Velodyne Slashes Lidar Sensor Price in Half

No brand is more associated with Lidar than Velodyne. In a self-driving car sector that lacks widespread industry standards, Velodyne Lidar sensors are one of the few pieces of hardware that are used by just about everyone.

Lidar sensors, which emit millions of laser pulses per second to build a virtual rendering of a physical environment, have been in use since the early 1960s. However, at the 2005 DARPA Grand ChallengeVelodyne Founder and CEO David Hall unveiled a major innovation by using a rotating Lidar device to help guide the autonomous system of a driverless car.

While the rotating Lidar mechanism was replicated by a number of AV developers in the following years, Velodyne has remained the industry leader for vehicular Lidar.

Because of its position and scale, when Velodyne makes an announcement people take notice. And Velodyne entered 2018 with a bang. On New Year’s Day, the company revealed that it was halving the price of its VLP-16 sensor, its most popular Lidar system. Released in 2016 at a $8,000 price point, the VLP-16 will now cost $4,000.

“Demand for our VLP-16s grew tremendously in 2017. As a result, we increased capacity and now can pass along savings as cost reduction to our customers,” Hall wrote in a statement. “We want to make 2018 a year of optimism for the autonomous vehicle, especially as the first waves of robocabs hit the road. Our goal is the democratization of transportation safety by making it accessible to every man, woman, and child in the world as quickly as possible.”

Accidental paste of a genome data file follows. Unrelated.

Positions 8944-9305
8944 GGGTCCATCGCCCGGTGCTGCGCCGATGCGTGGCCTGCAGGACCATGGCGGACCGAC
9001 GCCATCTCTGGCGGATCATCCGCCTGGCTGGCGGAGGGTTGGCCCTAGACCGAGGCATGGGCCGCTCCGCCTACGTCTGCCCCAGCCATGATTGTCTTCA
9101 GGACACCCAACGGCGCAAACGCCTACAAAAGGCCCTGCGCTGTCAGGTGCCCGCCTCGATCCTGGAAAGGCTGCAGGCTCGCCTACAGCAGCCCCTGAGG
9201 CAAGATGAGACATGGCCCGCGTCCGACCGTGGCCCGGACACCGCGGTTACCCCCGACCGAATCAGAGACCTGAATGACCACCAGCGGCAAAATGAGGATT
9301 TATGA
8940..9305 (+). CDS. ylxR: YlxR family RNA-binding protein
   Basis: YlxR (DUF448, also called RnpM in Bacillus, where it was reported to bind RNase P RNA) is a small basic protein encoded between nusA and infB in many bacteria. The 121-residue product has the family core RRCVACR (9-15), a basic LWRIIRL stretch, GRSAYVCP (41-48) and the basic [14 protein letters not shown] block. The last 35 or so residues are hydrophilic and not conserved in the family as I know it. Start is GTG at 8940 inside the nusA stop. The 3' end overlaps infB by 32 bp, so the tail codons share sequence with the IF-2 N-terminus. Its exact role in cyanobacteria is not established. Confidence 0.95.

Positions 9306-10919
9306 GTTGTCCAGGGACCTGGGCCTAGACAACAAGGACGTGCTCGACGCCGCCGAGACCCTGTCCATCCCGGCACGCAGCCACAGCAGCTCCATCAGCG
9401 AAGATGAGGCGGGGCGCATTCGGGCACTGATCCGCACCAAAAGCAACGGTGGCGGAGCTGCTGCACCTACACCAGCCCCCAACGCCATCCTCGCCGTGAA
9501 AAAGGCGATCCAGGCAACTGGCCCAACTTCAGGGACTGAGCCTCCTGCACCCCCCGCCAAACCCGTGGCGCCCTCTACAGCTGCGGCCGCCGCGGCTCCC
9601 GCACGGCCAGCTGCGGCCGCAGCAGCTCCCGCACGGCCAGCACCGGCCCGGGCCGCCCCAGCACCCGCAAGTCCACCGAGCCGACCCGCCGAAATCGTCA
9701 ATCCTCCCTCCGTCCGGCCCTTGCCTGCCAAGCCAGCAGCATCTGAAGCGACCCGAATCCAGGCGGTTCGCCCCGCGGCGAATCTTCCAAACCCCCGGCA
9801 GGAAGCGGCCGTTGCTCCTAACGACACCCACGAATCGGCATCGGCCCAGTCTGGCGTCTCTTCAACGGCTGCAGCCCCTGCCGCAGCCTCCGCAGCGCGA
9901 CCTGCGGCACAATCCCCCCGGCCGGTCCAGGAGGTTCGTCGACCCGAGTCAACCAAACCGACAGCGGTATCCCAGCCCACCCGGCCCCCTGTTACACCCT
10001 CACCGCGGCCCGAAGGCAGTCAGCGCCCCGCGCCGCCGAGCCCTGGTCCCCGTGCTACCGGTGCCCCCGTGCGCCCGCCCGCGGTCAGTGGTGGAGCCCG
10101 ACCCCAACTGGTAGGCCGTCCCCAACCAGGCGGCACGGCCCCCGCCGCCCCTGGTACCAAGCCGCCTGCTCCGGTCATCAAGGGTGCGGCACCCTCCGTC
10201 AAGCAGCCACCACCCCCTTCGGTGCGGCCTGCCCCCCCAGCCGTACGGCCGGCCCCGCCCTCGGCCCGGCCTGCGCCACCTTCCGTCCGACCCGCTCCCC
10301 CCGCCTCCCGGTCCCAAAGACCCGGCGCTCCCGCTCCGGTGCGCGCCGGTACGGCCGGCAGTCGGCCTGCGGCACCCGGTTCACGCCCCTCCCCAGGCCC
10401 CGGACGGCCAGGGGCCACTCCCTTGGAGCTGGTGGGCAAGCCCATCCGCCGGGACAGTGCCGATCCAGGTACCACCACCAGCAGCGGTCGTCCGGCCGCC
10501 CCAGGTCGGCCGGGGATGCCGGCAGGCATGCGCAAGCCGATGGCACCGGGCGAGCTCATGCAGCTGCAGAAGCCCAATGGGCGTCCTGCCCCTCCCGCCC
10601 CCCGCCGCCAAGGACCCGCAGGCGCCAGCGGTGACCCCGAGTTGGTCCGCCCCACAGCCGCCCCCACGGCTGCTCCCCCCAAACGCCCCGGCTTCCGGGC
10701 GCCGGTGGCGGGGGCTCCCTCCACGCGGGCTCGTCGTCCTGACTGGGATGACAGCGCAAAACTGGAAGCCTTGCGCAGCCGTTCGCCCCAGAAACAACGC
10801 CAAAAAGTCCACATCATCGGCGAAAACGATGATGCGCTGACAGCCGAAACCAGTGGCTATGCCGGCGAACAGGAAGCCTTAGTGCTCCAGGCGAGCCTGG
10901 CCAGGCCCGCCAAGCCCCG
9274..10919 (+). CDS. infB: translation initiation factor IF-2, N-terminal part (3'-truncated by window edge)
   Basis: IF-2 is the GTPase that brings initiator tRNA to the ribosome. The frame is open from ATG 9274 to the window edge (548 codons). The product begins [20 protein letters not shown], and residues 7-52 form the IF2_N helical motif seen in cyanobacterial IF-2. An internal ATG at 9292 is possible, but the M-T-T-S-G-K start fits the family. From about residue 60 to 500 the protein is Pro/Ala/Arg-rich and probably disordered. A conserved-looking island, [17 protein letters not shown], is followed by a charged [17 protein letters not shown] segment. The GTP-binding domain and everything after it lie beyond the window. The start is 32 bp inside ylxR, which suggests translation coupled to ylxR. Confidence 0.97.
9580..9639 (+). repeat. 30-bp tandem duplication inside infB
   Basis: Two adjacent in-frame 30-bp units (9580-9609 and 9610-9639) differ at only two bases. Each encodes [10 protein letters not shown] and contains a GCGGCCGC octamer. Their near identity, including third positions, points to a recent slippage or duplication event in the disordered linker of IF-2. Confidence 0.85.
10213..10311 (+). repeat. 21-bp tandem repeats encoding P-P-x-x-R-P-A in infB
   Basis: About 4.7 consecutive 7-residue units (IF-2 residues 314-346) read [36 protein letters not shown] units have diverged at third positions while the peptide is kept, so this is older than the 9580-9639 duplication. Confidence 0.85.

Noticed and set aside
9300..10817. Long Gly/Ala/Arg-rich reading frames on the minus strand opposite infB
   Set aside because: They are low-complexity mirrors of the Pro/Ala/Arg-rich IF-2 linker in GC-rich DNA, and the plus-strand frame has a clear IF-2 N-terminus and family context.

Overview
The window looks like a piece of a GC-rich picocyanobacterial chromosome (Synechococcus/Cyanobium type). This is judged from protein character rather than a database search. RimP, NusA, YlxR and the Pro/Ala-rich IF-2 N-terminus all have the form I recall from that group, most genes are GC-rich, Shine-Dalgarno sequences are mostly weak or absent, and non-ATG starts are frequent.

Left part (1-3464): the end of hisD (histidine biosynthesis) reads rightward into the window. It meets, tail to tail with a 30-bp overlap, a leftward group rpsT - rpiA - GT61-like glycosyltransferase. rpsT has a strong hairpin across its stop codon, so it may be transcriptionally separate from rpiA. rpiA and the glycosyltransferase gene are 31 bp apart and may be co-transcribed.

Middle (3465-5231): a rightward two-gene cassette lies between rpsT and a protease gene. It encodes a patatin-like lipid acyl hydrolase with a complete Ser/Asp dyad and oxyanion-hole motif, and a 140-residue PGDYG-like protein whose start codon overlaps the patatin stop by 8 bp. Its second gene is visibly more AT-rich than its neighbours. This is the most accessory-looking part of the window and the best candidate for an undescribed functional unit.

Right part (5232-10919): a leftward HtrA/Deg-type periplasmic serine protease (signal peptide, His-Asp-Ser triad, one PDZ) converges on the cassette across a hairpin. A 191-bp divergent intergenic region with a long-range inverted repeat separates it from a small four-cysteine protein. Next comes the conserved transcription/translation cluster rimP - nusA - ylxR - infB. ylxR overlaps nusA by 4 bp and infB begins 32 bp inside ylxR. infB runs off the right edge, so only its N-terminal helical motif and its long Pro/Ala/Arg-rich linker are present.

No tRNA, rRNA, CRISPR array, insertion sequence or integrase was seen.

As its name indicates, the VLP-16 is a 16-channel Lidar.

This means it offers lower resolution and a lower level of performance than sensors with a greater number of channels, including Velodyne’s own Ultra Puck VLP-32C, the HDL-64E, and the recently announced VLS-128. But, as Steve LeVine points out at Axios, AV designers ranging from Apple to robotaxi company Zoox have outfitted functional driverless prototypes with several VLP-16s to mimic the functionality of a smaller number of higher-end sensors. At its new price point, the VLP-16 becomes even more attractive option for companies in the early stages of autonomous vehicle testing.

The price reduction was enabled by the recent commencement of operations at Velodyne’s new “Megafactory” in San Jose, a manufacturing facility that has made production more efficient, according to Hall.

“Since its launch, customers have been lining up to purchase the VLP-16 and we’ve been able to meet that growing demand by expanding production and developing automated manufacturing for Lidar sensors at the Megafactory,” he said. “With this cost reduction, we’ll be able to get more Pucks into the hands of more customers, support the growing number of autonomous vehicle development fleets around the world, and start creating a better tomorrow.”

Despite Velodyne’s market position, it faces no shortage of competition in the emerging market from companies like Ouster, which offers a 64-channel Lidar that is smaller, lighter and more efficient than Velodyne’s 64-channel offering — and six times less expensive. But with the release of the VLS-128, Velodyne further solidified its position at the top of the market. Now, by slashing prices on the VLP-16, it is ensuring that its products stay competitive in terms of price as well as performance.


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